Another lovely premise for a picture book – a boy who feels that he’s not always understood and so attempts to make up a new dinosaur for every facet of his personality. There is Oddsockosaurus for when he just feels like wearing odd socks, Whyceratops for when he just can’t help asking question after question, and Hungryophus for when he gets a dinosaur roar in his tummy. It’s a lovely idea for those who are obsessed with dinosaurs, and also for exploring how we make and use words in the English language. The illustrations of the little boy depict him dressed up as different dinosaurs and are bold and engaging. Particular chuckles for Nevertiredophus and its accompanying illustration, as well as for Whyceratops’ question ‘Why can’t Grandma do cartwheels?’. Fun and funny. You can buy it here.

brian and the giant

Brian and the Giant by Chris Judge and Mark Wickham
Another household name, Chris Judge is the award-winning author of TiN and The Lonely Beast. Here pared with Mark Wickham for their second book about Brian Boru, who was the High King of Ireland about 1,000 years ago. There are not many picture books based on history, so this is an interesting addition to any picture book collection. In Brian and the Giant, catastrophe strikes the village when the river dries up, the houses are smashed, and there’s a dreadful smell. The villagers are perplexed, until Brian discovers that a huge smelly giant has built a dam and a bath out of their houses in order to create a bath for himself. The giant is not unfriendly though, so once his destruction has been pointed out, he works with Brian to restore the village and build a shower.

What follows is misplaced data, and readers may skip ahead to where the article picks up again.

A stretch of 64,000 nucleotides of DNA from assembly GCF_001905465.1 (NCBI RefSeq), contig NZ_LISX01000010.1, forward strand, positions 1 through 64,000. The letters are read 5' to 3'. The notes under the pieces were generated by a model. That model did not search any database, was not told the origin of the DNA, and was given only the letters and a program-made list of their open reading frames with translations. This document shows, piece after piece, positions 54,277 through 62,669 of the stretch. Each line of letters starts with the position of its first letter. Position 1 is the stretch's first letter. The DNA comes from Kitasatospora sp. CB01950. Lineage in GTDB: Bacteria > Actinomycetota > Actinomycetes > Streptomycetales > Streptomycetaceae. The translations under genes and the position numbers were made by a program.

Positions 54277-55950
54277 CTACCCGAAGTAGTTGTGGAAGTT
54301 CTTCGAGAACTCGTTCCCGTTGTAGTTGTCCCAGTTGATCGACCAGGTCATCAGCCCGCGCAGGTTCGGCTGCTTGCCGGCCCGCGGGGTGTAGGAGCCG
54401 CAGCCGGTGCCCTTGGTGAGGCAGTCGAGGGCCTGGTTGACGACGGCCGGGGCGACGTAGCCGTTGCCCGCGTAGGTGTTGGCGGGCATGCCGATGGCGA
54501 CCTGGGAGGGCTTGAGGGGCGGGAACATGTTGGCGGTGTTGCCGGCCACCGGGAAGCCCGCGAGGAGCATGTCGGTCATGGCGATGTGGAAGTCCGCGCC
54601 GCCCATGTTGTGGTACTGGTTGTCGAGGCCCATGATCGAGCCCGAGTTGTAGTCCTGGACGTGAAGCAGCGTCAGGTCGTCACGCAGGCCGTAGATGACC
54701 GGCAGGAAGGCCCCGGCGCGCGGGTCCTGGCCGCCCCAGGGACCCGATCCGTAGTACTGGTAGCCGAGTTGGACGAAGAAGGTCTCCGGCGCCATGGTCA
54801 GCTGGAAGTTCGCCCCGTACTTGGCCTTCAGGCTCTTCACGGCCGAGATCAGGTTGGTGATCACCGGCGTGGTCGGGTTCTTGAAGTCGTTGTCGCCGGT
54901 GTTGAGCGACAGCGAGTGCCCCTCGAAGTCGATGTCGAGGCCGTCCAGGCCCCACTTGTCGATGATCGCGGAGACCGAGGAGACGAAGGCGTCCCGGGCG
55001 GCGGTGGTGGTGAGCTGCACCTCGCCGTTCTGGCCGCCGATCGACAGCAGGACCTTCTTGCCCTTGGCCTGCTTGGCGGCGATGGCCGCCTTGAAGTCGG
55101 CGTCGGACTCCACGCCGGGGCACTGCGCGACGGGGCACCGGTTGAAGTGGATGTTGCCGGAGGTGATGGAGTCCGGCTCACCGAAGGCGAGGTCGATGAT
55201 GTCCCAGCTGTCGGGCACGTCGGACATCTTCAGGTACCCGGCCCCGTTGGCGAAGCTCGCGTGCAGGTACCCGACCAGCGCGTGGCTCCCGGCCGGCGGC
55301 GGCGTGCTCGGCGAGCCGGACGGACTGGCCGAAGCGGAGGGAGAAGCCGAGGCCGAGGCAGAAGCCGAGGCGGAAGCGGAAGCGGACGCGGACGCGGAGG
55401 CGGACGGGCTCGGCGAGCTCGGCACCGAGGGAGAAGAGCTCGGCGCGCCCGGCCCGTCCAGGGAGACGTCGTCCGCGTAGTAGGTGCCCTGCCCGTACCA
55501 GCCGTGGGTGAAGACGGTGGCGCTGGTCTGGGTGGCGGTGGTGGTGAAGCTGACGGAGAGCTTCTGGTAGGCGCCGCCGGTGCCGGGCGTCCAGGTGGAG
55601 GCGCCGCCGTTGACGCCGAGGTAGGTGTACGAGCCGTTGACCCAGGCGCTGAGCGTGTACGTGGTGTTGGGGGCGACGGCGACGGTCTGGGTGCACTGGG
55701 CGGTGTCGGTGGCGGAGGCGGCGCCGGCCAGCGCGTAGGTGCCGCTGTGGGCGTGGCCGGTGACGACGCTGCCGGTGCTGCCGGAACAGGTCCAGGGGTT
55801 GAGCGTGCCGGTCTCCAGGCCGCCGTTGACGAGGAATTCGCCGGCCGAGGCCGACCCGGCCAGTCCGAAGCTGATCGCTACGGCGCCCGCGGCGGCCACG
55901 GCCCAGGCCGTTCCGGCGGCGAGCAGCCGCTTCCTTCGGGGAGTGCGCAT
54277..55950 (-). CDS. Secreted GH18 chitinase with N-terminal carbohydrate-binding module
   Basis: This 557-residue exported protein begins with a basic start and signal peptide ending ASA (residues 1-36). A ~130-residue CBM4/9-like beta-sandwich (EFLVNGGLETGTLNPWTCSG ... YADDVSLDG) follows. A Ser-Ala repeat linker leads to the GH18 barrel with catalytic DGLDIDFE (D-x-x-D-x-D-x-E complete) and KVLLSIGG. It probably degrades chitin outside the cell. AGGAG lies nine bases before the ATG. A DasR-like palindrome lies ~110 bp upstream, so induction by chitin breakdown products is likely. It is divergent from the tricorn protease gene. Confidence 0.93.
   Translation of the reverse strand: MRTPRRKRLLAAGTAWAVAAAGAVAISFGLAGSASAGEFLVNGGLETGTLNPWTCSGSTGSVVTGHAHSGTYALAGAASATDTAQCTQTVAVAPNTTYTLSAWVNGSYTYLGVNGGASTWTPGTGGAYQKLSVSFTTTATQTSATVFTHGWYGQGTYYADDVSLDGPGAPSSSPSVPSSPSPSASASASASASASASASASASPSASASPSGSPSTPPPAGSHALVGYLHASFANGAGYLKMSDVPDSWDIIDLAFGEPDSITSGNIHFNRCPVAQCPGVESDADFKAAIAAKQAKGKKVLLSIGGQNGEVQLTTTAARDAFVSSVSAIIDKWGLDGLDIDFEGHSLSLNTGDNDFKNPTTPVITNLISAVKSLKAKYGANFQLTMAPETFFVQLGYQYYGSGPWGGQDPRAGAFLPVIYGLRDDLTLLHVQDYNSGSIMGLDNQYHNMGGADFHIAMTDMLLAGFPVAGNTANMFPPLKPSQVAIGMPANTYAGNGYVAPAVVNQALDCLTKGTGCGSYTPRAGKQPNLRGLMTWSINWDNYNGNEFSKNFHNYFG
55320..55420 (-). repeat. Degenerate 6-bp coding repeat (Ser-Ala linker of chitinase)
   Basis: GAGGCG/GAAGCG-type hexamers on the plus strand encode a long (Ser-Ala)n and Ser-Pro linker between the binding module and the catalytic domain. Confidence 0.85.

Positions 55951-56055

This is clearly taking a leap of faith with the whole history premise, but the depiction of resources and engineering in this picture book makes it stand out. Brian is hugely likeable and clever, and the tones of blue and greens make for a great rural Irish backdrop. This isn’t stocked on the Waterstones website, but order through your local bookstore or click through to Amazon.